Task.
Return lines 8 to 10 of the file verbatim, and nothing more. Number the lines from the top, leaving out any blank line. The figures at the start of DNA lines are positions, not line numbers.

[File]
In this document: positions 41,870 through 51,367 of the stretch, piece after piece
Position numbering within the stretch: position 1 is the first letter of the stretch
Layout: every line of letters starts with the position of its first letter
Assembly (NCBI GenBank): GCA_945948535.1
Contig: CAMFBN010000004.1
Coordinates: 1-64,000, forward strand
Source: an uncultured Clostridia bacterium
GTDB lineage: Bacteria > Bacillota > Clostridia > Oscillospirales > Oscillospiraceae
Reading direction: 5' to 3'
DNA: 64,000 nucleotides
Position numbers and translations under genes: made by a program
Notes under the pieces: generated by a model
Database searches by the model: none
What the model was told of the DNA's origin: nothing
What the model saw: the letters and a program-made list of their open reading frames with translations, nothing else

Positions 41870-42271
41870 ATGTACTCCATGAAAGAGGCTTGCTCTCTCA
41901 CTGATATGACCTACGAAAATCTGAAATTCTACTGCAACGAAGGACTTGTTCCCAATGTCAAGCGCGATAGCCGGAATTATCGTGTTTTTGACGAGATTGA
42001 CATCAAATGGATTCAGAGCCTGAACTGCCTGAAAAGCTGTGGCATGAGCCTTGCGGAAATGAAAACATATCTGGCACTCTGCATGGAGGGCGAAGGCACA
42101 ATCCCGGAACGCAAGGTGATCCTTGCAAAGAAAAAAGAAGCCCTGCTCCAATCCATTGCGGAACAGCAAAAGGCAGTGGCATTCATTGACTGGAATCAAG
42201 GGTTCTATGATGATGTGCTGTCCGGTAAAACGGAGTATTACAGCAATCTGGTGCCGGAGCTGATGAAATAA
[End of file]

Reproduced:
GTDB lineage: Bacteria > Bacillota > Clostridia > Oscillospirales > Oscillospiraceae
Reading direction: 5' to 3'
DNA: 64,000 nucleotides